It’s actually legal to smoke and possess marijuana in a lot of countries, what is different about Uruguay’s legislation is that for the first time a national government will take charge of the entire supply chain – from crop to distribution point. That’s the radical thing.
But anyone that knows Uruguayan politics will not be surprised at the seemingly audacious political policy.
Freedom, political tradition and intoxicants in Uruguay
To ensure that citizens were not poisoning themselves by drinking unregulated moonshine, in 1931 Uruguay created ANCAP, the government-run industry which today still refines oil, makes cement – and produces whisky.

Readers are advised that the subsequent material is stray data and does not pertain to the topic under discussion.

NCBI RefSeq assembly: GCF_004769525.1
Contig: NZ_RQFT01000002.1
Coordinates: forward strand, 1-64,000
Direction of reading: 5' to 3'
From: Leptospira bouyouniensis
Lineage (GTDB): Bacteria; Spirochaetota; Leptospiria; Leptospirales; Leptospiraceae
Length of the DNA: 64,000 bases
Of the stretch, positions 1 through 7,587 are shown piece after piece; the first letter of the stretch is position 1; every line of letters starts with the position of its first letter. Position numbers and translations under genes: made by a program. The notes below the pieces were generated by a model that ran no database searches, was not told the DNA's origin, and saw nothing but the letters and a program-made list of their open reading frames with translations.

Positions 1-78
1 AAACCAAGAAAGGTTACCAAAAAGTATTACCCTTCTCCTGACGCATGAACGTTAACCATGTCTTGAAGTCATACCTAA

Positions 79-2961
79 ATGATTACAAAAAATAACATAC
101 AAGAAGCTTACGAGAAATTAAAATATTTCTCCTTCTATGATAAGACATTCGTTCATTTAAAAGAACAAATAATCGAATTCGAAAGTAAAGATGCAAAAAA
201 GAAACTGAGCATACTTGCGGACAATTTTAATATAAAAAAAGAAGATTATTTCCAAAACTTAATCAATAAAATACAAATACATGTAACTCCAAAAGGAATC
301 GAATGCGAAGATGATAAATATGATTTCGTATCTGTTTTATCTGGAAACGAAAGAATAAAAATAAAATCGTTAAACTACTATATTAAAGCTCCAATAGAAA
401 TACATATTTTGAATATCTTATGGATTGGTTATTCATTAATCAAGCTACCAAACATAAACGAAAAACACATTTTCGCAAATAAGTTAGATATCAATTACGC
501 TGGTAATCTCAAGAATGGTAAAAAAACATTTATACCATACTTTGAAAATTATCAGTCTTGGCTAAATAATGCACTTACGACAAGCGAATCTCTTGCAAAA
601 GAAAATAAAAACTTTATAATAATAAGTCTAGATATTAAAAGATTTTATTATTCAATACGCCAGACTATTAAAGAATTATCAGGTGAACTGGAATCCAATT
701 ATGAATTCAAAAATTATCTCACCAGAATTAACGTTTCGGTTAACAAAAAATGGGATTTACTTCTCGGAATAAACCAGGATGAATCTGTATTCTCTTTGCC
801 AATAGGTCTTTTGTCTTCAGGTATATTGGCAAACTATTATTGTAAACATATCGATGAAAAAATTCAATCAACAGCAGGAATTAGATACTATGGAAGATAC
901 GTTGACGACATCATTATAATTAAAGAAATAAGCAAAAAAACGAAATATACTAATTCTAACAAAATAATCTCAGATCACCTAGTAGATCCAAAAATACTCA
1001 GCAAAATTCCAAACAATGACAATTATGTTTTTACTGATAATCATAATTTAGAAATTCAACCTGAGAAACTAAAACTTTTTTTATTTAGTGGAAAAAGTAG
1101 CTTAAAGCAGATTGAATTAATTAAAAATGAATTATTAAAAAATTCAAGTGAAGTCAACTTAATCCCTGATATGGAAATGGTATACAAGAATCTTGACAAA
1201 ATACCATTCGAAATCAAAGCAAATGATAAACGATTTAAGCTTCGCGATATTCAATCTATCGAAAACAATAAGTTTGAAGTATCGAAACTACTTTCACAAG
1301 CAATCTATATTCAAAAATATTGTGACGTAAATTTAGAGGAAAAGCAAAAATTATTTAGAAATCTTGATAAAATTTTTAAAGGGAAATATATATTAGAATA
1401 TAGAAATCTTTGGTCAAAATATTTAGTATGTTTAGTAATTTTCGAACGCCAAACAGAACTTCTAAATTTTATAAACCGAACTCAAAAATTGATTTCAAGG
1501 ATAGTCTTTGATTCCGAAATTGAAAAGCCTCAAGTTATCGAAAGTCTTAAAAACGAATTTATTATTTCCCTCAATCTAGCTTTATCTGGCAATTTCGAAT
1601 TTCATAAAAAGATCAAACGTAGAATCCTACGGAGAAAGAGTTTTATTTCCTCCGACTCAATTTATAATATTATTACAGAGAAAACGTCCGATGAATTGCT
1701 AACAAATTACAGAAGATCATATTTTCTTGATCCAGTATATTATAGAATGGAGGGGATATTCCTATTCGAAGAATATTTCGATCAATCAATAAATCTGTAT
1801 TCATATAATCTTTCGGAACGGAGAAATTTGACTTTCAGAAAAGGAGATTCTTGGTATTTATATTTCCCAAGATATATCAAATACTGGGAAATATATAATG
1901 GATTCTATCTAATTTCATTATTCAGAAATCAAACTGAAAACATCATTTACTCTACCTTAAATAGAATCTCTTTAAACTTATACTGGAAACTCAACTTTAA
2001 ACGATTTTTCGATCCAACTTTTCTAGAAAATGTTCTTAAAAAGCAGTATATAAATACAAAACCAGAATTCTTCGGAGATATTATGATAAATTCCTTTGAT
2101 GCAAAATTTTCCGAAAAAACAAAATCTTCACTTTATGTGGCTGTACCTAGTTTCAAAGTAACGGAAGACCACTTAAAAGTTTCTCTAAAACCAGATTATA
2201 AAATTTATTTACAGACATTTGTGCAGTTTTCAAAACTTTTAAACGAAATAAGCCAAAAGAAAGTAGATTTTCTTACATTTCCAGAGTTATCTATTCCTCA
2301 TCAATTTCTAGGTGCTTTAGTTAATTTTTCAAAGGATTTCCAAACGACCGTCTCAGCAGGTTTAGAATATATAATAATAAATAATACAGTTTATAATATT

This is not market liberalisation. Uruguay’s actions are better explained by a long and pragmatic tradition of market intervention and nationalisation. The state controls all public utilities, fixes prices for essentials like milk. It has pioneered some of the tightest controls on tobacco in the world.
The government is planning a high-quality, legal product to be sold to citizens and residents in a safe environment at a price that competes with that offered by illegal dealers.
In addition, Uruguayans value personal freedoms illustrated in part in the nation’s total separation of Church and State.
Now there’s a new cannabis museum in Montevideo that looks at the legalisation in detail.